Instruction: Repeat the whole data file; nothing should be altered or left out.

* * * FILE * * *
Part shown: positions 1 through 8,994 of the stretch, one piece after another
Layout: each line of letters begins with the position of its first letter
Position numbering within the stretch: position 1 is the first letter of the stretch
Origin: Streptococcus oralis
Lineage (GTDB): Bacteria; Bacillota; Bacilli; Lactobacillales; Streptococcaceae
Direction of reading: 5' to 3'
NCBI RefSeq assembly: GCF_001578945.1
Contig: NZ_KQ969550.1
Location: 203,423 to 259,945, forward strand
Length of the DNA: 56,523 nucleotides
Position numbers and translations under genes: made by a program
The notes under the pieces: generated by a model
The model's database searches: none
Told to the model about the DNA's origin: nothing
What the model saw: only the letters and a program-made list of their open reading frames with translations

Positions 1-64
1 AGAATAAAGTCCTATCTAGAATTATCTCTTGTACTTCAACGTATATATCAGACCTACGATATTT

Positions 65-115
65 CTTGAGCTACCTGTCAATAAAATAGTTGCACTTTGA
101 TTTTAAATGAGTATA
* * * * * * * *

Part shown: positions 1 through 8,994 of the stretch, one piece after another
Layout: each line of letters begins with the position of its first letter
Position numbering within the stretch: position 1 is the first letter of the stretch
Origin: Streptococcus oralis
Lineage (GTDB): Bacteria; Bacillota; Bacilli; Lactobacillales; Streptococcaceae
Direction of reading: 5' to 3'
NCBI RefSeq assembly: GCF_001578945.1
Contig: NZ_KQ969550.1
Location: 203,423 to 259,945, forward strand
Length of the DNA: 56,523 nucleotides
Position numbers and translations under genes: made by a program
The notes under the pieces: generated by a model
The model's database searches: none
Told to the model about the DNA's origin: nothing
What the model saw: only the letters and a program-made list of their open reading frames with translations

Positions 1-64
1 AGAATAAAGTCCTATCTAGAATTATCTCTTGTACTTCAACGTATATATCAGACCTACGATATTT

Positions 65-115
65 CTTGAGCTACCTGTCAATAAAATAGTTGCACTTTGA
101 TTTTAAATGAGTATA